fom
Posts:
1,968
Registered:
12/4/12


Re: For the readers of WM: Resources on empirical time to consider as a foundation for mathematics
Posted:
Mar 21, 2013 1:52 PM


On 3/21/2013 8:26 AM, AMeiwes wrote: > "fom" <fomJUNK@nyms.net> wrote in message > news:1ZudnajAj7TF09fMnZ2dnUVZ_vydnZ2d@giganews.com... >> On 3/20/2013 4:36 PM, AMeiwes wrote: >>> "fom" <fomJUNK@nyms.net> wrote in message >>> news:wIydnYEnbJNcdTMnZ2dnUVZ_sqdnZ2d@giganews.com... >>>> >>>> In the post, >>>> >>>> news://news.giganews.com:119/ce55c74c8c9244d28e9686e487e1549e@y9g2000vbb.googlegroups.com >>>> >>>> WM has made the remarks, >>>> >>>> "This is deplorable because mathematic >>>> like no other part of "arts"depends on >>>> physics." >>> >>> wrong => math is not art. physics depends on math. >>> >> >> In fairness, the reference to "art" here involves the >> distinction between the convocation of Masters of Arts >> degrees and Masters of Science degrees in the system >> of higher education. That, however, is irrelevant to >> what is meant in relation to the relative logical >> priority between mathematics and physics. >> > > ..... so what does "relevant relative logical priority" actually mean?
So, for example, consider the end of the nineteenth century. The situation in mathematics had been such that the multiplicity of geometries and the arithmetical methods being used to approximate solutions in the calculus created the conditions for "logicism".
Frege's purpose for defining the natural numbers in terms of concept extension had been to demonstrate that mathematics was a branch of logic.
At the time, the sense of things would have been that geometry was the 'science of form' and arithmetic was the 'science of number'. As the foundations of geometry had been shaken, the focus of attention had shifted to 'the arithmetization of mathematics' so that "all" of mathematics was, in fact, arithmetical.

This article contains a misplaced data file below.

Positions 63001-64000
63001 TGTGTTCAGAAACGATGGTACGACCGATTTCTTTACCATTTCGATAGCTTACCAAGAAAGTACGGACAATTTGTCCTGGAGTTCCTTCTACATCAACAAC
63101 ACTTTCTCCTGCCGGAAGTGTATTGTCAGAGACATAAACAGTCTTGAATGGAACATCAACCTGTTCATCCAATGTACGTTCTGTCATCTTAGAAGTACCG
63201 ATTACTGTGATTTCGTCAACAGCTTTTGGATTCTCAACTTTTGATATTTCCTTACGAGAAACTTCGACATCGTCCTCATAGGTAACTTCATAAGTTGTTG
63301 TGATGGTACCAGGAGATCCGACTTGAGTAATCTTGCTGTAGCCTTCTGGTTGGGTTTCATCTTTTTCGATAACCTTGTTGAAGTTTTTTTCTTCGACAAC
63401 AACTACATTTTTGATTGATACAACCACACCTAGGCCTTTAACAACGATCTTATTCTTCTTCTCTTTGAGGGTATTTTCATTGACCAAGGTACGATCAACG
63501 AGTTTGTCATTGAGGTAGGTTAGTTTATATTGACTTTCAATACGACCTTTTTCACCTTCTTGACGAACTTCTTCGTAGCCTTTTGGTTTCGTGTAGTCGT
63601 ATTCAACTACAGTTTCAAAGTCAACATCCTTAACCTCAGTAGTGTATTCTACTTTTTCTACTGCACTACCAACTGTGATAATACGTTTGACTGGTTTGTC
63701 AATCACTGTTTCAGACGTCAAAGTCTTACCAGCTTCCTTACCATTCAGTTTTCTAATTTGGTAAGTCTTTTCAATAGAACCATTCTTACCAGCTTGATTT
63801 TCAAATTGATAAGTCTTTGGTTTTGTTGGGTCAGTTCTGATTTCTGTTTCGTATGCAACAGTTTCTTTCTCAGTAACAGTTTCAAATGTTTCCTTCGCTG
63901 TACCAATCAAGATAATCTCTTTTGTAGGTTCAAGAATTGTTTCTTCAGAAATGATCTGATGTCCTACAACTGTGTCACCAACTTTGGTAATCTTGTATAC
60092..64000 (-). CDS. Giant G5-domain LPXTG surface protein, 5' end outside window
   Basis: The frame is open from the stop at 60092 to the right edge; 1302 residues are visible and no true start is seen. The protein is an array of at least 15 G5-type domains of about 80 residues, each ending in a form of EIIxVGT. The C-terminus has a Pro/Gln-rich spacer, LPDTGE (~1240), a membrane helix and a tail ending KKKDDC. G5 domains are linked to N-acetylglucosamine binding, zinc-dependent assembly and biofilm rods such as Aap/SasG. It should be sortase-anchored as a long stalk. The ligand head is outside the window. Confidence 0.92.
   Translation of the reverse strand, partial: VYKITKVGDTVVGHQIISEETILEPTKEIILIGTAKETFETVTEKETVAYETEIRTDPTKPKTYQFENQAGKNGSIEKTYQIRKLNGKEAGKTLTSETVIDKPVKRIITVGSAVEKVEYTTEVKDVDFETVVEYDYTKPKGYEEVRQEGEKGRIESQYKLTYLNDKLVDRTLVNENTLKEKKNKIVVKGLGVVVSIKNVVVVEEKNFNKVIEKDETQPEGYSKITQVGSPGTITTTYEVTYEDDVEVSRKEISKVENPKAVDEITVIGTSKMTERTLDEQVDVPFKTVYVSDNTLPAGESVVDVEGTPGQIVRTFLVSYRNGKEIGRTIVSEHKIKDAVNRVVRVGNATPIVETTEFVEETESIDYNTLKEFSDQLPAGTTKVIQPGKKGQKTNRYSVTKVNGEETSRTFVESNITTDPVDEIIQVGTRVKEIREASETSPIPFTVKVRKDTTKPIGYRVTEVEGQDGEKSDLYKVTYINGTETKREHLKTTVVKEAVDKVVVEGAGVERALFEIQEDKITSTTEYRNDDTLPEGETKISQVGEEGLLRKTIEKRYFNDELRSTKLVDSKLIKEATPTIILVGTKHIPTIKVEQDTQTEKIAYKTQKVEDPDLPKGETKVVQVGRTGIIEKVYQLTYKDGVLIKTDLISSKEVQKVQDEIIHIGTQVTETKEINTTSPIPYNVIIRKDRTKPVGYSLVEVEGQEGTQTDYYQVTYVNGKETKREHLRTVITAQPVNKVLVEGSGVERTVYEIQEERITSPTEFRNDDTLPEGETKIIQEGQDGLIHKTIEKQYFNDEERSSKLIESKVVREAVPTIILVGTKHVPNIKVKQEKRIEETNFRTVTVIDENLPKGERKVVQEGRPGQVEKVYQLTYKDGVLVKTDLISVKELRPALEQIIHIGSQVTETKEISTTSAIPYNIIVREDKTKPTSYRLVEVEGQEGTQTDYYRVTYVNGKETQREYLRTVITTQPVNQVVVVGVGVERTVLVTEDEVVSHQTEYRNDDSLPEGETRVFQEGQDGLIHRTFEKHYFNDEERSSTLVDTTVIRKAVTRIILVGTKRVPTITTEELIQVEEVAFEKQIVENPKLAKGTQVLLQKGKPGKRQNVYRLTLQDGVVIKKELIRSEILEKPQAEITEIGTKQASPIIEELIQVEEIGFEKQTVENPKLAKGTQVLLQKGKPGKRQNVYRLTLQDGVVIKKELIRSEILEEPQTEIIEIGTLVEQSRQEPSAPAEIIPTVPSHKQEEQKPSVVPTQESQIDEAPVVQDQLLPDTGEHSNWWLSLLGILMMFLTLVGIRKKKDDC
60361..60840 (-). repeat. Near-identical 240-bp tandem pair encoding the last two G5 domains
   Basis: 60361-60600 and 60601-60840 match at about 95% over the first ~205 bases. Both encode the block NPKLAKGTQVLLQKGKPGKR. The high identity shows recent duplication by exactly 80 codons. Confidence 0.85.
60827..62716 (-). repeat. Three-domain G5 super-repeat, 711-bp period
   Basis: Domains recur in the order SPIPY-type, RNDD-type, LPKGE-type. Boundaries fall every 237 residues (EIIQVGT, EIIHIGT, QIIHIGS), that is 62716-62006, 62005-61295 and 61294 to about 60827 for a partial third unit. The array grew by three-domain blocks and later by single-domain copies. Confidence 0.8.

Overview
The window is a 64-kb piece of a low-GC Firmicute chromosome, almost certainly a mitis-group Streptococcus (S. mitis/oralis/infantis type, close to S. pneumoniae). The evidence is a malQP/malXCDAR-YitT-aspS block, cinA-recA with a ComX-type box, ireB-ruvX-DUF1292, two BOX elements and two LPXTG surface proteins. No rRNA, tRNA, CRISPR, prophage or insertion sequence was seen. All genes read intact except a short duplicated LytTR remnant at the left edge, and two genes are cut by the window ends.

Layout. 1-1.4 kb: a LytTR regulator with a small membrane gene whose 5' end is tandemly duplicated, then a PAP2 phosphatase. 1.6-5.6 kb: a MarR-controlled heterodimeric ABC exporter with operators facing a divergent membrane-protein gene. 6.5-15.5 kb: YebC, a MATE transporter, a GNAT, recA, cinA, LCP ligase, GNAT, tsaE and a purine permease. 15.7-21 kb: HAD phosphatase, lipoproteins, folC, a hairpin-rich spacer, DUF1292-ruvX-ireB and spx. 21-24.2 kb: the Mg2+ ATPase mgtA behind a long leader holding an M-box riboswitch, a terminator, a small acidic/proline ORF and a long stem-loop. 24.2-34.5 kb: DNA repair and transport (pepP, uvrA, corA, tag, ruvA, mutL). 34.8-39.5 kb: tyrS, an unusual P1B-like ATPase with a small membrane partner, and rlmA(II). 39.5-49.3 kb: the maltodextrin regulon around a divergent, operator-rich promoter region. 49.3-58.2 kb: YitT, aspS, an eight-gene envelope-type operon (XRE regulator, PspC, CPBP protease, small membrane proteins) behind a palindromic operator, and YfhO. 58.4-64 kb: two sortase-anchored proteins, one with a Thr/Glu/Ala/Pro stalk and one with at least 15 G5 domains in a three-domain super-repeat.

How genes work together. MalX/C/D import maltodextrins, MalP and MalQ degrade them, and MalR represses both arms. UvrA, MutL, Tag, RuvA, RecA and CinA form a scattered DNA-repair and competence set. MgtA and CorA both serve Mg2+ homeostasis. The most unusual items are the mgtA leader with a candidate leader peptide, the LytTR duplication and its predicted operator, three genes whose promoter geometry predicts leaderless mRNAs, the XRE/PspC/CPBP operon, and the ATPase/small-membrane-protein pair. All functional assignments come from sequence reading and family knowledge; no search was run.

Because of the use of classes in syllogism,
All men are mortal Socrates is a man  Socrates is mortal
Mathematics would not have been considered primarily as 'the science of classes'. That would have rested with the study of logic.
The deductive calculus we refer to today when speaking of 'mathematical logic' is largely based on Frege's analysis of negation in relation to sentences used in syllogisms. But, what had also been involved was the introduction of quantifiers in the modern sense of mathematical logic.
For Frege, these new ideas about logic provided a means to define natural numbers in terms of classes. At the core of it is the definition of the number zero as the class of objects satisfying selfcontradictory statements.
This provides a unique, grounded class upon which to formulate a definition of succession based on classes and their extension. The sense of it is that 'the number of a concept is like the direction of a line'. There can be a multiplicity of parallel lines. But, they have the same direction. Recalling that Frege had also been dealing with the interpretation of definite articles (the 'the' in the analogy he used) the multiplicity of objects  that is the class of objects  satisfying a predicate is given the same definite sense as the multiplicity lines in a parallel class.
So, if one accepts the Fregean doctrine (one he retracted at the end of his career), then one has that since all of mathematics can be arithmetized and since arithmetic can be represented by classes, then mathematics is a part of logic.
This is what is meant when speaking of 'logical priority'.
Obviously, WM's use of 'arts' in relation to the convocation of degrees is irrelevant. His statements concerning the relationship of mathematics and physics are.
At the end of the nineteenth century physics had had such success that other sciences had been trying to ground their own claims in relation to physics. I have read accounts that Bertrand Russell made an observation on this phenomenon. While the empirical sciences were rushing to ground themselves upon the explanation for reality given by physicists, the physicists themselves had been rushing to ground their own field on "objects" that could only be defined mathematically.
So, you decide:
biology depends on chemistry
chemistry depends on physics
physics depends on mathematics
mathematics depends on logic
Do the 'sciences' organize themselves into a logical hierarchy?
And, if you were to personally argue against WM's foundational claims, how would you do it? What ground would you choose for mathematics?